The mission of a winery is to make wine. If the amount of wine being made is minimal, the space in which it is produced can be as well. There are "wineries" in garages, barns, industrial parks, even tractor-trailers.
When quantities increase and quality control becomes increasingly important, however, wineries grow. Some become as big as factories; some sprawl like college campuses. Winemakers figured out a long time ago, though, that just making wine wasn't enough; they needed to sell it too. As competition increases, simply finding a good distributor and getting bottles into wine shops and restaurants wasn't enough for many producers. They started paying attention to building an image, extending their brand, and drawing customers with the romance of their setting or philosophy, not just that delicious liquid in the glass.
In short, at least some of them started turning their wineries into showplaces (or planning them like that from the beginning), adding picnic facilities, nature trails, restaurants, shops, concert stages, and more. There are certainly some wineries, to be frank (a few Napa Valley specimens come to mind), where the tourist facilities outstrip the quality of the vino, but the dozen named here all produce wines you'd be happy to sample, amid surroundings you'll enjoy.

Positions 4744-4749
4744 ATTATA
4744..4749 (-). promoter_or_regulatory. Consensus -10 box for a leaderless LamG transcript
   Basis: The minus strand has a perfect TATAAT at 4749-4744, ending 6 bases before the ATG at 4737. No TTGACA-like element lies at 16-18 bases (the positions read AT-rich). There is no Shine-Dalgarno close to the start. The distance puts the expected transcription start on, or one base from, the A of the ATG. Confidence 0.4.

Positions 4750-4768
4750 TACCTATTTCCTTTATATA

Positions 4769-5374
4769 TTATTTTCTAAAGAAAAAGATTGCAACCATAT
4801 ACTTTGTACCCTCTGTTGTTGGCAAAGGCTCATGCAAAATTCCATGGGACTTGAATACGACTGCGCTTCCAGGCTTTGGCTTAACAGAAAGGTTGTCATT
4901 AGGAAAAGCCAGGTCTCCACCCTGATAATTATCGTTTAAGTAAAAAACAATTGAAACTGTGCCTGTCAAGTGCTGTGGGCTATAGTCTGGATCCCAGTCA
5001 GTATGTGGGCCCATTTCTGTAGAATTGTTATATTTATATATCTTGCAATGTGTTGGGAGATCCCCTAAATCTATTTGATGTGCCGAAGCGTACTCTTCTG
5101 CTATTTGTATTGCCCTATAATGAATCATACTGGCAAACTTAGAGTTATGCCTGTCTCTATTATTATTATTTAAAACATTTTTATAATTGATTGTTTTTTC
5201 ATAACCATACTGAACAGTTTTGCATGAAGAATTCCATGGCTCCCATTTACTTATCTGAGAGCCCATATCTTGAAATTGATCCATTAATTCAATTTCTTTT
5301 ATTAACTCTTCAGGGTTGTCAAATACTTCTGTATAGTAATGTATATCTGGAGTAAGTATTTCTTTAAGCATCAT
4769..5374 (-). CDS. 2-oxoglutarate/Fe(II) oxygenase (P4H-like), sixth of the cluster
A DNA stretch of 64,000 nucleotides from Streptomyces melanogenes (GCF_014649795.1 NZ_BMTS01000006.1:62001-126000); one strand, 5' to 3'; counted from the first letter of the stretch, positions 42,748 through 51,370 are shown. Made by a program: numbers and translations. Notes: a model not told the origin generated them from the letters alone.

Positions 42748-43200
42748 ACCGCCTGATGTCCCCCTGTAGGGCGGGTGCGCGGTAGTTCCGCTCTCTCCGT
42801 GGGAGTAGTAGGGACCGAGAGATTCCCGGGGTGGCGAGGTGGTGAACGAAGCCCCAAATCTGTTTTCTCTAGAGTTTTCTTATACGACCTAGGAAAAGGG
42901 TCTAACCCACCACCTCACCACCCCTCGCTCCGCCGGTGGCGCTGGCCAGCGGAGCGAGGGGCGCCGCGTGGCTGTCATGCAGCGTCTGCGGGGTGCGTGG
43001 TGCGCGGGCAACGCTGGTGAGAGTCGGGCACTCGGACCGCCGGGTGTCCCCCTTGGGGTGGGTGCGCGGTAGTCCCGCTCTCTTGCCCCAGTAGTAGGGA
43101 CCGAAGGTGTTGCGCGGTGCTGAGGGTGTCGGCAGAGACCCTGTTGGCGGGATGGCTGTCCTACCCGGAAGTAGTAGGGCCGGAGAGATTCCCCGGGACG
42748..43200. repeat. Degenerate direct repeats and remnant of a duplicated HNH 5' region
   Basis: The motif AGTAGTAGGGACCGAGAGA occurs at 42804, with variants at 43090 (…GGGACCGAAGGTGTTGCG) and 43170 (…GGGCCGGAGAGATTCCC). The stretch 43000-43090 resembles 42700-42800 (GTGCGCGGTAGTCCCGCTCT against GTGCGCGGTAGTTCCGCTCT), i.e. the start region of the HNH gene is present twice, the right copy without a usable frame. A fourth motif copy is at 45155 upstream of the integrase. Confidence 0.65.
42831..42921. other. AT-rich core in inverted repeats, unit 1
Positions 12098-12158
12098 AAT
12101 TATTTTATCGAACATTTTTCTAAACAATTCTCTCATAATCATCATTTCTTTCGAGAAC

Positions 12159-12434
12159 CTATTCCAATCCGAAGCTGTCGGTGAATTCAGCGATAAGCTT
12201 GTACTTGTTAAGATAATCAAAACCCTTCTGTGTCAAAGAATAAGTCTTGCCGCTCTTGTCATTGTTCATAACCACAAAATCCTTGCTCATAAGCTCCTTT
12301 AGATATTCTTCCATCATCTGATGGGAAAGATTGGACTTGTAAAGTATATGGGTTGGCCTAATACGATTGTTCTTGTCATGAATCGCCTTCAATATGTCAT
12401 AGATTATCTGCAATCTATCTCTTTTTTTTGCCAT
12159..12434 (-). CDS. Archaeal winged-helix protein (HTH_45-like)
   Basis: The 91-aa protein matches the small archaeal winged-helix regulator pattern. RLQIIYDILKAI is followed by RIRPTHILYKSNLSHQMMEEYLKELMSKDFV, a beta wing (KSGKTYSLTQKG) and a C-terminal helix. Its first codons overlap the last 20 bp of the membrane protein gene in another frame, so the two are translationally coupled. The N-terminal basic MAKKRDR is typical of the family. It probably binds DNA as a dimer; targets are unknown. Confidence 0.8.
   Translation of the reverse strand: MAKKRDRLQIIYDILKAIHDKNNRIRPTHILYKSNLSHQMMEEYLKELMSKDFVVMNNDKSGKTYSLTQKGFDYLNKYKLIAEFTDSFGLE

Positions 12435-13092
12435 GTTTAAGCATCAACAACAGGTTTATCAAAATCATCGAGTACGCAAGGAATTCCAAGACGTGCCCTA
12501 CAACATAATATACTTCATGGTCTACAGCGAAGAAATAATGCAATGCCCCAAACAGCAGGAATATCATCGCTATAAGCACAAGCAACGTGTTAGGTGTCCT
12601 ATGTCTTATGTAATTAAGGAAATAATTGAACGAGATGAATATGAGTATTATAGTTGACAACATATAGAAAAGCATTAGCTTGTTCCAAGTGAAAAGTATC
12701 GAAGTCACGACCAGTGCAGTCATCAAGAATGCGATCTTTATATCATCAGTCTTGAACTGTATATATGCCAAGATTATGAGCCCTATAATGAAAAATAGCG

City Winery, New York City
Views of rolling vineyards and state-of-the-art hospitality centers aren't the only things that can make a winery worth visiting. Lower Manhattan's City Winery (there are also branches in Chicago, Napa, and Nashville) is a real working winery, despite its urban location. It's tiny by California standards, but proprietor Michael Dorf has managed to pack a lot into the space, barrel-aging room included. What makes this winery especially cool can be traced back to Dorf’s roots in the music scene, as the founder of the (in)famous music venue, The Knitting Factory: while wine ages downstairs, the upstairs stage plays host to the likes of Los Lobos, Allen Toussaint, Stephen Stills, Junior Brown, and Madeleine Peyroux. Special bottlings are created to honor the performers, and City Winery's creative approach to winemaking permits members of the community to learn about and experience the process, even crushing grapes and making their own vintages.
Chateau Grand Traverse, Traverse City, Mich.
Michigan isn't the first state that comes to mind when folks talk about American producing regions, but vintners have been bottling wine commercially here since just after the repeal of Prohibition. Chateau Grand Traverse, on Michigan's scenic Old Mission Peninsula, launched in 1974, is one of the largest wineries in the state, turning out everything from first-class chardonnay, pinot grigio, and pinot noir to a super-sweet ice wine served at the 1989 inauguration of President George H.W. Bush to several bottlings based on the cherries for which this part of Michigan is famous. Wine aside, the property is home to a warmly contemporary country inn with six adults-only guest rooms, a first-rate tasting room, and a network of vineyard walking trails that are particularly beautiful in the fall.